the discrepancies in Uranus’ position, so various researchers undertook to calculate
and search for the purported 10th planet. In 1930, Pluto was discovered by American
astronomer Clyde Tombaugh, almost exactly where it was predicted to be. Curiously,
it wasn’t the big gas giant planet assumed in the calculations. Rather, it has turned
out to be a smallish ice ball – smaller even than our own Moon. It could not possibly
be the source of the orbital discrepancies that led to its discovery! And, to make
obvious that its discovery was purely serendipitous, the orbital discrepancies for
Uranus disappeared on reanalysis. Pluto turns out to be the wrong planet, in the
wrong place, discovered for the wrong reasons!
Subsequent discoveries of KBOs, including Xena which is larger than Pluto and Sedna
which is slightly smaller have fueled the discussion of demoting Pluto. Next month
we’ll see how that demotion took place.
Lunar phases for September: Full Moon at 2:42 pm, on the 7th; Last Quarter on the
14th, at 7:15 am; New Moon on the 22nd, at 7:45 am, and First Quarter on the 30th,
at 7:04 am. There will be a partial lunar eclipse at Full Moon – but the Moon will
be below the horizon until 7:42 pm, so it will not be visible from central Virginia.
Similarly, there will be an annular solar eclipse at New Moon, but visible only
from Guyana, Suriname, and French Guiana.
Early in the month, predawn sky watchers will see Venus rising about an hour before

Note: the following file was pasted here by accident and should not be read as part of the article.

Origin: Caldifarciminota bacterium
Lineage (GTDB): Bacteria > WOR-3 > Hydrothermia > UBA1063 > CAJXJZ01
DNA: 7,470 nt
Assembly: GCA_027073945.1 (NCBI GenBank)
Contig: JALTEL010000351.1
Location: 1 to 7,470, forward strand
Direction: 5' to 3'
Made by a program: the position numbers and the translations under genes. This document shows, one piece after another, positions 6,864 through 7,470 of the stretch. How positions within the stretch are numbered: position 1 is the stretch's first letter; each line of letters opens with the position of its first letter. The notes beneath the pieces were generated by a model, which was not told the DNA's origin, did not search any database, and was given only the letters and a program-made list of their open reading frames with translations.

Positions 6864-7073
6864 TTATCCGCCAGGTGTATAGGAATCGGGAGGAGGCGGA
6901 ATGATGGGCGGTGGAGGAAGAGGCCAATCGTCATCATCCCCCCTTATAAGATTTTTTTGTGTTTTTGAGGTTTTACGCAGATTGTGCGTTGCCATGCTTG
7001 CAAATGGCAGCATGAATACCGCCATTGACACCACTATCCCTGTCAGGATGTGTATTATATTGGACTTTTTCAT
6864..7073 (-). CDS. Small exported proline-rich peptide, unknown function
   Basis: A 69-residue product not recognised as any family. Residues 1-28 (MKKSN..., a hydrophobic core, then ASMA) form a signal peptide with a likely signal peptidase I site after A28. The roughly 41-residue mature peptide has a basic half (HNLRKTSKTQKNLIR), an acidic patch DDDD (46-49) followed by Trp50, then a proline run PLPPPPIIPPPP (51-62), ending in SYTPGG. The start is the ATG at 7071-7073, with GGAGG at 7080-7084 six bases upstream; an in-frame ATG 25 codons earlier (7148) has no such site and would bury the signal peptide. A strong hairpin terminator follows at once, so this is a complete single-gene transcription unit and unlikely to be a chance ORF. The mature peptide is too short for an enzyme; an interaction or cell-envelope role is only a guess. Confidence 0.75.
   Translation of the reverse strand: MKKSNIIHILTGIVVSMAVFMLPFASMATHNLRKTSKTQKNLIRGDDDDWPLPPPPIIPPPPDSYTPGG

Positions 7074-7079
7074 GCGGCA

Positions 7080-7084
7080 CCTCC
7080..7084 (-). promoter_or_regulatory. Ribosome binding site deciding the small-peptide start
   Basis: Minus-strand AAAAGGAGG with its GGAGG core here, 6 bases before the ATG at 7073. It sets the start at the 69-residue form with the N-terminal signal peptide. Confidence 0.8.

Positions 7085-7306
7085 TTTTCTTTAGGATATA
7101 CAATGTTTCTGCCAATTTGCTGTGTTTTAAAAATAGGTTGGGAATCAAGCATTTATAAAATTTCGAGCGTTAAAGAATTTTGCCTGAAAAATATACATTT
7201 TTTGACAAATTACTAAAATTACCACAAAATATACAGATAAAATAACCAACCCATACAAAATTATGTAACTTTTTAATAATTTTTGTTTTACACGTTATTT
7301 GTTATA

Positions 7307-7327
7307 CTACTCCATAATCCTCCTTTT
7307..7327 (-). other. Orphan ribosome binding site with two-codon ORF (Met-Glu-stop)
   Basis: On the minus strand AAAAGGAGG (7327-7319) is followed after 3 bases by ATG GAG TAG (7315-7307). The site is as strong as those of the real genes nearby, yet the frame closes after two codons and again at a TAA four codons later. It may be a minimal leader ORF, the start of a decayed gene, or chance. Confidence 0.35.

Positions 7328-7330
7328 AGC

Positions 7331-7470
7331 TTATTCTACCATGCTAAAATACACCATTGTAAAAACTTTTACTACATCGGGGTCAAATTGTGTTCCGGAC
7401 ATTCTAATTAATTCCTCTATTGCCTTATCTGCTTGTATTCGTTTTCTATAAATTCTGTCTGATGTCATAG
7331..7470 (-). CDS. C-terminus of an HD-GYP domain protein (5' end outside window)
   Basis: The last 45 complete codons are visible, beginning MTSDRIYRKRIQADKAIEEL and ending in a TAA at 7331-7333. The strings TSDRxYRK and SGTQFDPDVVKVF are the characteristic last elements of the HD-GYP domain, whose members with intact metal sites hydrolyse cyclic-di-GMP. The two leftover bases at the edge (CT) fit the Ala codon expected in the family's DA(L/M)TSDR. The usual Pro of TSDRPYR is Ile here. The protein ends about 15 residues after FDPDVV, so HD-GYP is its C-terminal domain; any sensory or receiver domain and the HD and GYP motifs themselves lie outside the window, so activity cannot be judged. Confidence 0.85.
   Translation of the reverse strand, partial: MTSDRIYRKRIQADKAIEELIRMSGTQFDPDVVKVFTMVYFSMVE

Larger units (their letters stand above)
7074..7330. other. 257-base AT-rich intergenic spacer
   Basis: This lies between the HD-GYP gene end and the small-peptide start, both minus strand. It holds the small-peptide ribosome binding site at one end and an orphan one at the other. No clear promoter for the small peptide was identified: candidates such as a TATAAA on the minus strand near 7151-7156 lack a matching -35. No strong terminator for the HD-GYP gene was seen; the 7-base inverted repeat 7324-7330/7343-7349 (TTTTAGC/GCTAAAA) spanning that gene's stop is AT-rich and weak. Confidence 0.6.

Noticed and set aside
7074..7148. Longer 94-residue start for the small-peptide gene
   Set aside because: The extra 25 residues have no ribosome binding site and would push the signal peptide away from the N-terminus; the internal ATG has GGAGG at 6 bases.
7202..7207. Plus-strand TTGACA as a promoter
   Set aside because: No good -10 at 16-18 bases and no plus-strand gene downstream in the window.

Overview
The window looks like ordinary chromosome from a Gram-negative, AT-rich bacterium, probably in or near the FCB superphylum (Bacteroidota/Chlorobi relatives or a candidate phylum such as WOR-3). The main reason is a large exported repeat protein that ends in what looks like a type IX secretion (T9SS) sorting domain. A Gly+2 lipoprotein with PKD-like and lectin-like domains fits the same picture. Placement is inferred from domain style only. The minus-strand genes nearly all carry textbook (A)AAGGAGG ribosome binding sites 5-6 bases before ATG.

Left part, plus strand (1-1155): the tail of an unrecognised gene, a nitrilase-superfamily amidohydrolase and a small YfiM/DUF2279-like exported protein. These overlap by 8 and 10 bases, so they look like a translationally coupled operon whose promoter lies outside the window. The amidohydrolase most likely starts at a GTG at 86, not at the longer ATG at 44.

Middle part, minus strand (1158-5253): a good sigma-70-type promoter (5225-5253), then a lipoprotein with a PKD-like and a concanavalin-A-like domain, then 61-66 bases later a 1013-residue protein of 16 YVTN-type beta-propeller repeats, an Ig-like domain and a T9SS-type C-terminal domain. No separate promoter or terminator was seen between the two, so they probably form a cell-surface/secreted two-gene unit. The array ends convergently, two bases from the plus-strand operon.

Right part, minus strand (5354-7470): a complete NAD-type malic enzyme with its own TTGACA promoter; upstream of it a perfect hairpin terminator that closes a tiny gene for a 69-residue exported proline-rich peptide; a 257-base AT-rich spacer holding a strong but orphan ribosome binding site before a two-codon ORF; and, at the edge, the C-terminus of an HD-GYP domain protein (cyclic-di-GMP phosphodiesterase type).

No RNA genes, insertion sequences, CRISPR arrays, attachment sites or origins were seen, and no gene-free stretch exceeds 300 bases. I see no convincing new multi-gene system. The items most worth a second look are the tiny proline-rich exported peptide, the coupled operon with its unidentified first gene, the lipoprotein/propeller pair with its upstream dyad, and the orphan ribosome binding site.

the Sun, and about a half hour after Saturn rises. Venus moves closer to the Sun
on the sky, and Saturn further away as the month progresses. By month’s end, Venus
will be almost lost in the Sun’s glare, while Saturn will be rising a full four
hours before sunrise.
Evening planet watchers will have little to cheer for, since Jupiter is low (about
27 degrees from the horizon) to the southwest at sunset, and Mars is even lower
to the west and probably lost in horizon clutter and haze. Mercury returns to the
evening twilight by month’s end, but is also too low for good viewing.
Our overhead look at mid-month, about two hours after sunset, finds the bright star
Vega near zenith, and the Milky Way dividing the sky roughly NNE to SSW, with a
slight bow to the east. About 20 degrees toward the northeast from Vega lies Deneb
in the constellation Cygnus. 40 degrees to the south is the bright Altair in Aquila.
If we start at the northeast end of the Milky Way, we find in order the constellations
Cassiopeia (that crooked W shape), then Cygnus running from Deneb at the tail to
Albireo at the head of the Swan, Aquila (noted only for the presence of Altair!),
and finally Sagittarius (looks like a teapot). From Vega to the west we encounter
the small square of Hercules, then Bootes, marked by the bright star Arcturus, about
25 degrees above the horizon. To the east from Deneb we find the Great Square of
Pegasus – though there are really few bright stars in this direction, since we’re
looking out of the plane of the Galaxy. Andromeda lies to the northeast. On a clear,
moonless night you’ll be able to pick out the faint glow of the Andromeda galaxy
– over two million light years distant, this is the furthest object which you can
see without a telescope. Like our own Galaxy, this is a spiral galaxy of several
hundred billion stars.
For your own monthly star chart, you can direct your web browser to
http://www.skymaps.com. You will find extensive descriptions of what's worth
looking for, and you can download and print a single copy for your personal use.